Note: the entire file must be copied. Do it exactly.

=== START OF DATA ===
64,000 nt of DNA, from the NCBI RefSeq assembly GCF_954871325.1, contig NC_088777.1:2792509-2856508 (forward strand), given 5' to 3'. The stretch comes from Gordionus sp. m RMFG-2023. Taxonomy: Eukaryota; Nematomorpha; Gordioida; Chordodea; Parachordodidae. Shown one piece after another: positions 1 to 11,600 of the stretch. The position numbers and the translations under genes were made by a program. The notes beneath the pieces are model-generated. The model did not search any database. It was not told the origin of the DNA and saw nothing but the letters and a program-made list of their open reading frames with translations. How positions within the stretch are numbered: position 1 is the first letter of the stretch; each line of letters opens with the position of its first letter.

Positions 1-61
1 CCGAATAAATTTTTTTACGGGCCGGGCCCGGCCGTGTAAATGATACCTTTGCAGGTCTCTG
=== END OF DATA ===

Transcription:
64,000 nt of DNA, from the NCBI RefSeq assembly GCF_954871325.1, contig NC_088777.1:2792509-2856508 (forward strand), given 5' to 3'. The stretch comes from Gordionus sp. m RMFG-2023. Taxonomy: Eukaryota; Nematomorpha; Gordioida; Chordodea; Parachordodidae. Shown one piece after another: positions 1 to 11,600 of the stretch. The position numbers and the translations under genes were made by a program. The notes beneath the pieces are model-generated. The model did not search any database. It was not told the origin of the DNA and saw nothing but the letters and a program-made list of their open reading frames with translations. How positions within the stretch are numbered: position 1 is the first letter of the stretch; each line of letters opens with the position of its first letter.

Positions 1-61
1 CCGAATAAATTTTTTTACGGGCCGGGCCCGGCCGTGTAAATGATACCTTTGCAGGTCTCTG